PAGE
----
As a very important feature of the invention, there is provided a plurality of symmetrically shaped blood cell receiving compartments which are evenly spaced about the periphery of the enclosure means and symmetrical with respect to a plurality of imaginary radial lines extending from the vertical axis of the enclosure means through the center of each of the compartments and lying in a plane normal to the vertical axis of the enclosure means. Any number of such receiving compartments may be used, e.g., 2 to 100 or more, especially 4 to 12, and particularly 6 to 8, so long as the receiving compartments have approximately equal radians or parts thereof between each adjacent receiving compartment in order to provide acceptable balance in the rotating centrifuge. These symmetrically shaped blood cell receiving compartments form at least a part of the outer periphery of the enclosure means. To provide the symmetrically shaped, compartments, there must be at least two opposed side wall portions of the blood cell receiving means symmetrical about one of the radial lines referred to hereinabove and at least two upper and lower opposed wall portions symmetrical not only about one of the radial lines but also about the plane normal to the longitudinal axis referred to hereinabove. The upper, lower and side wall portions converge toward one of the radial lines at the longitudinal periphery of the enclosure means. Particularly preferred is an embodiment having 2 pairs of triangularly shaped, opposed side, upper and lower wall portions which converge at the periphery of the enclosure means to form a pyramid-like shape whose outermost point (the vertex) coincides with the locus of maximum centrifugal force.

A locus of maximum centrifugal force in the rotating enclosure means is established at or about the apexes formed by juncture of the converging wall portions. Thus, the blood cells will be separated from at least some of the plasma and, thus, at least form a dense suspension in this symmetrically shaped receiving compartment and the maximum density of the suspension will be at the locus of maximum centrifugal force. The angles of convergence can affect the efficiency of separation of blood cells from plasma and, thus, the density of the suspension of the blood cells. Angles between 20 and 135, especially between 35 and 115 are preferred. Usually, angles 90 or less will be used. Within these ranges of angles (along with the angular speed of rotation) the density of the suspension may vary considerably. In any case, however, the blood cells are compacted (i.e., contained in a small volume) and for the sake of simplicity the compaction will be hereinafter referenced.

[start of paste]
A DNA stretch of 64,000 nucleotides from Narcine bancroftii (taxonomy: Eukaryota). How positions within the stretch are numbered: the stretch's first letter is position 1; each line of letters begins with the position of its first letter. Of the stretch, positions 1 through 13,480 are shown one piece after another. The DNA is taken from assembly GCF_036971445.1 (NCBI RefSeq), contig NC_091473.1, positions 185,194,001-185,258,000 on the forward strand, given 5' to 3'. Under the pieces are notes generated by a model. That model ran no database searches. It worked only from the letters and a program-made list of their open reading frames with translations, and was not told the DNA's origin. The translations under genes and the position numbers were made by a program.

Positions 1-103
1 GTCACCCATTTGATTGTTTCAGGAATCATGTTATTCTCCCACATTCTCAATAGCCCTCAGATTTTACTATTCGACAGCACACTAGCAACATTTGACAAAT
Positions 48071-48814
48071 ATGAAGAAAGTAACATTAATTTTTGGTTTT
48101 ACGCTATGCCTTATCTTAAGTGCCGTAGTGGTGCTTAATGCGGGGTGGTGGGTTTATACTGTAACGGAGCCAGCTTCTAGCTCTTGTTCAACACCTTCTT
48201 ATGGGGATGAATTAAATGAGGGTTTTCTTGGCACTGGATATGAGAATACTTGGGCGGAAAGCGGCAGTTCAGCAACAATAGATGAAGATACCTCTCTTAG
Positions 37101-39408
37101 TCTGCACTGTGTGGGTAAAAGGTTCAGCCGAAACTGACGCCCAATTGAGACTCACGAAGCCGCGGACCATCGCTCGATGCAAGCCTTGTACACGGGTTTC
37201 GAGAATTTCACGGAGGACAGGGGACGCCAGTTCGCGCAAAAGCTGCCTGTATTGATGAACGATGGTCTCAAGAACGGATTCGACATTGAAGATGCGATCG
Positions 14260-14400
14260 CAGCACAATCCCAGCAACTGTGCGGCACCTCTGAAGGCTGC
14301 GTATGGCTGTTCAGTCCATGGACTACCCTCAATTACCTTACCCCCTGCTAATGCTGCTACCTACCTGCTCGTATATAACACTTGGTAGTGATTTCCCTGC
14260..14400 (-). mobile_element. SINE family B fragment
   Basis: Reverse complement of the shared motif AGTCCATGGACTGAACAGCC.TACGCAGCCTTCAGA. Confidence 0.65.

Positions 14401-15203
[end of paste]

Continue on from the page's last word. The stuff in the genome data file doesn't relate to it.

Each of the symmetrical receiving compartments is further defined by upper and lower annular wall portions within the enclosure means spaced apart from one another to define an port to an inner passage within the enclosure means in fluid communication with both the compartment and the center of the enclosure. This inner passage is defined by upper and lower plateaus extending interiorly of the receiving compartments and facing one another. The plateaus are spaced apart to provide the inner passage and the periphery walls of the upper and lower plateaus correspond to the upper and lower annular wall portions, respectively. The upper and lower annular wall portions are concentric with the center of the enclosure means base and intersect the upper and lower opposed wall portions previously described, respectively. This intersection helps define a predetermined volume for each compartment as discussed subsequently. The upper and lower wall portions are also symmetrical with respect to the plane referred to previously which is normal to the vertical axis of the enclosure means.